August 04, 2021 5 min read
Today, we will introduce you to the yurei, or famous ghosts of Japanese folklore 👻. Better sit tight, because our article might give you some goosebumps 😱. After all, every culture has its own terrifying legends.
In Japan, there are lots of stories around the yurei that scare both young and old. These creatures from the afterlife are vengeful Japanese specters coming to haunt the living. Yuu stands for "dark" and rei for "soul or spirit".
In Japanese legends and myths, yurei are often the deceased who suffered a violent death, a tragic fate or those who have not digested their torments on Earth. Unable to find peace, they find themselves imprisoned in limbo forever. These supernatural beings are part of the yokai family, the demons abounding in Japanese folklore. Ever since the Edo period, they have been very popular in Japanese literature and art.
What is a yurei, how to recognize one and how to get rid of it? Follow this guide to avoid suffocating from fear!
Representation of a yurei, unknown artist / Representation of a yurei by Matthew Meyer.
According to Japanese beliefs, each individual has a soul. When a person dies ☠ the spirit detaches from the body and joins the ancestors and becomes a guardian of the family.
When death is violent, as in the case of murder or a dramatic accident, or if the religious rites could not be carried out normally, the deceased may sometimes turn into a yurei.
Similarly, if the deceased is overwhelmed by negative emotions such as anger or sadness, it may find itself unable to find eternal rest and come back to haunt the living in order to take its revenge.
Thus, the yurei can haunt a person, an object or even a place like the Aokigahara forest which is very popular in Japan due to the number of its suicides, until it is released from its torment.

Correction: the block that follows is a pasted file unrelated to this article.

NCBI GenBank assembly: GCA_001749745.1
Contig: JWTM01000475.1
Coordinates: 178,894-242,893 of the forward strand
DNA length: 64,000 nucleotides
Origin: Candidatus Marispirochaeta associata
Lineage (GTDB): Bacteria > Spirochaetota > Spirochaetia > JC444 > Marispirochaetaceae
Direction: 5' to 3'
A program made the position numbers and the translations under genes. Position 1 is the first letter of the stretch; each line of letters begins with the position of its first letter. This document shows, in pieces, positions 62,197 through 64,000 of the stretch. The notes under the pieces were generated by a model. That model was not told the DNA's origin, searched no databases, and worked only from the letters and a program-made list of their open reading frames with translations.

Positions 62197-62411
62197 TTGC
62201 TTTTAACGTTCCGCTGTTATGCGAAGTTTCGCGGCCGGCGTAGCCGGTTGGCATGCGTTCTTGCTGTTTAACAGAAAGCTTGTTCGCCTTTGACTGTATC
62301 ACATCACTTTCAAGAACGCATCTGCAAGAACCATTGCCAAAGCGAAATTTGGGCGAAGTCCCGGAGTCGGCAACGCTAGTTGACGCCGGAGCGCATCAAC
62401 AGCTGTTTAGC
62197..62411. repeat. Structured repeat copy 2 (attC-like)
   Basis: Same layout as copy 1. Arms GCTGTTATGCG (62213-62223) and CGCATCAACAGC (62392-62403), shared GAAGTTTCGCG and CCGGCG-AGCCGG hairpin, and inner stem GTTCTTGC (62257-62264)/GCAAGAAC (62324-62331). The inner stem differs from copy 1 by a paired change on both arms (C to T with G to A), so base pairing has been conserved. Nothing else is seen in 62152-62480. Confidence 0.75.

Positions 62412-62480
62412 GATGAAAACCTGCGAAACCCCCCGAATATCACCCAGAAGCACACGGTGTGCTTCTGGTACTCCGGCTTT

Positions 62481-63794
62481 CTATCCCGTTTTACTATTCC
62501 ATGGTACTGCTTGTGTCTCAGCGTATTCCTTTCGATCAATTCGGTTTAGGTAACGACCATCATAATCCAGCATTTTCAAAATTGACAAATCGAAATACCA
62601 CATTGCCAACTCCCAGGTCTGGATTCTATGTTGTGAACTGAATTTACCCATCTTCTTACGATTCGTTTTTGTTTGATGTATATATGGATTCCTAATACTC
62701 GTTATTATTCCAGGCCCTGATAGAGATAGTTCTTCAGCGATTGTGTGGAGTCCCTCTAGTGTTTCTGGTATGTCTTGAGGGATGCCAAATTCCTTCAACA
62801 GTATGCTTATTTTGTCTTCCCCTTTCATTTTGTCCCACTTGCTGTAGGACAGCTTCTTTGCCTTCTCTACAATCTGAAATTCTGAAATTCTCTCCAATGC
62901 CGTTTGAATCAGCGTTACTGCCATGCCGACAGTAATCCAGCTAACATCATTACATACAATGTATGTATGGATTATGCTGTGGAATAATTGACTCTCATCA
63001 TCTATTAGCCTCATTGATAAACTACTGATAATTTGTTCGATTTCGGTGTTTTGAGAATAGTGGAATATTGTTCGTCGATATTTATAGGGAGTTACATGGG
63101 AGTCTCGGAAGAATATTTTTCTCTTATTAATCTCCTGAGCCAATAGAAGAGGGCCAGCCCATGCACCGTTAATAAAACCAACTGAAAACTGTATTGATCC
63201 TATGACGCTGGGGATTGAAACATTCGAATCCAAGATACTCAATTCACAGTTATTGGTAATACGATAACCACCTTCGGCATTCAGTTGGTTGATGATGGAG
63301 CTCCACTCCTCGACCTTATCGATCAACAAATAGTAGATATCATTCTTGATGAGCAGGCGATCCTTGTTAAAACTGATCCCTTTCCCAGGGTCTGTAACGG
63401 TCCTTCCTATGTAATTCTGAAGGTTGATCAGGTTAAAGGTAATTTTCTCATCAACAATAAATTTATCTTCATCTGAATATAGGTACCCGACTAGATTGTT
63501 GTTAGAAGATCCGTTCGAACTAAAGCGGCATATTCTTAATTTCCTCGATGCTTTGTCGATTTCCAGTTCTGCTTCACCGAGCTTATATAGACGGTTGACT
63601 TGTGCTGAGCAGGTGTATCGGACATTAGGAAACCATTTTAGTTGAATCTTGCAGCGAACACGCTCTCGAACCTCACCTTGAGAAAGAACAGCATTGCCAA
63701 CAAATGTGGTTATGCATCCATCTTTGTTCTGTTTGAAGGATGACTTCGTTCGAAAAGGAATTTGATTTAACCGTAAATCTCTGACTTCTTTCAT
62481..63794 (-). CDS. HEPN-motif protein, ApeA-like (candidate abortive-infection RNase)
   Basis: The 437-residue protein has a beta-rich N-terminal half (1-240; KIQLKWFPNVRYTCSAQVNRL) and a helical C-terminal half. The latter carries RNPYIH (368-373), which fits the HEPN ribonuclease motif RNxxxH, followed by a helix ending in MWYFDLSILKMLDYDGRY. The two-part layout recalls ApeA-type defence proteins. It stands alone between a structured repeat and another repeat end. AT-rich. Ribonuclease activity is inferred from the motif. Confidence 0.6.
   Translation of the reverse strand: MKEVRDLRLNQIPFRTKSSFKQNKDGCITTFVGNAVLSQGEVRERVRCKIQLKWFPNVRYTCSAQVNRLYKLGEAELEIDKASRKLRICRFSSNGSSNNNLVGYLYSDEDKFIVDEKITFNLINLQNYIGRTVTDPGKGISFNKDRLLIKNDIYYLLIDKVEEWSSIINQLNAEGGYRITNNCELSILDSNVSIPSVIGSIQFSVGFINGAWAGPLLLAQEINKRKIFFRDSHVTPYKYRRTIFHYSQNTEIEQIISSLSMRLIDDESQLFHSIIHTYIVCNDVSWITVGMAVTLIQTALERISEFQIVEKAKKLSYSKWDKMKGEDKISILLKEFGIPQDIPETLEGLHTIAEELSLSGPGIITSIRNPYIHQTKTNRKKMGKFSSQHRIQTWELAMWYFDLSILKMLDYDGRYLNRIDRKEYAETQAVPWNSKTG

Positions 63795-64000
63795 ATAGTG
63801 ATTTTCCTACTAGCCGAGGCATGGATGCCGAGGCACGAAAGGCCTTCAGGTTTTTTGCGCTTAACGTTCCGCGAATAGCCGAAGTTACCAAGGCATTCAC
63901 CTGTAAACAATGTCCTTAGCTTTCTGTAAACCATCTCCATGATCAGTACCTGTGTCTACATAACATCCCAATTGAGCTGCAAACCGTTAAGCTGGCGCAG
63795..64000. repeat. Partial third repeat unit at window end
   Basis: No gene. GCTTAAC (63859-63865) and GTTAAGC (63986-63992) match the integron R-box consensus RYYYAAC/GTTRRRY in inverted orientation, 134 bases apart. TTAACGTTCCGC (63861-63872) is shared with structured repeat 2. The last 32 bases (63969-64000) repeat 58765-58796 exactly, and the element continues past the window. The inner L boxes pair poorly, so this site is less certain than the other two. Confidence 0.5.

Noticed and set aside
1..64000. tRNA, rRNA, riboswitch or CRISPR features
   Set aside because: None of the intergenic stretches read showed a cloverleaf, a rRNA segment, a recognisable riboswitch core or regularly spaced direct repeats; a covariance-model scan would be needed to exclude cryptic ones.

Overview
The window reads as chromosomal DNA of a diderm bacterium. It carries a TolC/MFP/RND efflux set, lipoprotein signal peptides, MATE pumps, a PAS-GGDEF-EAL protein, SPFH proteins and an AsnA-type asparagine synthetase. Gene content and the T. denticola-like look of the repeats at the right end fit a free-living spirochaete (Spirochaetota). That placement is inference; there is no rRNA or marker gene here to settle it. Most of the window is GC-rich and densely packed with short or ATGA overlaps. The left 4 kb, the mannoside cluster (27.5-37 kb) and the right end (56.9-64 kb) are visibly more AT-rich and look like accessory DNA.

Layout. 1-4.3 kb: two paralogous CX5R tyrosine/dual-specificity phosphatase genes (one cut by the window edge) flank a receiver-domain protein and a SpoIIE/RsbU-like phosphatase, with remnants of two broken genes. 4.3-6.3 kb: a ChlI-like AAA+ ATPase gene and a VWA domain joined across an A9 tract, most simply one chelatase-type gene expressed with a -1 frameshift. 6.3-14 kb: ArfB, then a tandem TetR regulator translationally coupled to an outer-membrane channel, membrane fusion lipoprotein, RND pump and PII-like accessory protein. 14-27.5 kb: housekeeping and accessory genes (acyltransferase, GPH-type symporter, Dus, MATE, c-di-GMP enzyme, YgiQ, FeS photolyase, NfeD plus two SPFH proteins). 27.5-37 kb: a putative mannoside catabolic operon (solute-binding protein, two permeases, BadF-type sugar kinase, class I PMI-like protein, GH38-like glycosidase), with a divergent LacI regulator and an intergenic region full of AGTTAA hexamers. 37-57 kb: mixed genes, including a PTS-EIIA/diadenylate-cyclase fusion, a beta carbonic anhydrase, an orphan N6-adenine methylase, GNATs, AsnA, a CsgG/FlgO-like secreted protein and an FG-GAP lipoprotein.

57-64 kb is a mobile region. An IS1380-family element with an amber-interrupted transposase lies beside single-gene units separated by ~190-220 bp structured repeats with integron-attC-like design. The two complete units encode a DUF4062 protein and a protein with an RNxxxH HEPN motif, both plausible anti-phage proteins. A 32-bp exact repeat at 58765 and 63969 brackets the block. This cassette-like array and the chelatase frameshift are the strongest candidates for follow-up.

This creature is easily recognizable because it does not have legs. As it is no longer part of this world, the yurei cannot walk on the ground like humans would. It wanders in limbo, which gives it that characteristic floating appearance.
On the left: representation of an Onryo. On the right: representation of an Ubume.
Often represented as a young woman, with long black hair, disheveled and with hanging arms. Her skin is pale and livid... normal since she is dead. She carries a hitaikakushi on her forehead or talisman that is supposed to ward off evil spirits and a wispy white robe similar to a funeral kimono 🥋. The creature is often accompanied by will-o'-the-wisps, to signify the appearance of a paranormal phenomenon.
In Japan, both yurei and yokai are particularly active in summer during the Obon period and usually appear at night. It is not for nothing that the day of the ghosts is celebrated on July 26th in the archipelago.
On the left: representation of a Goryo. On the right: representation of Funayurei.
There exist several types of yurei more or less dangerous:
If, by misfortune, you are haunted by a yurei, you can use a talisman to ward off evil spirits, but the only way to eradicate it is by bringing it eternal rest. First of all, you need to understand what the ghost is asking for and what the purpose of his revenge is.
In case of a failed funeral ceremony, you can soothe his or her soul by performing funeral rites or finding an honorable grave.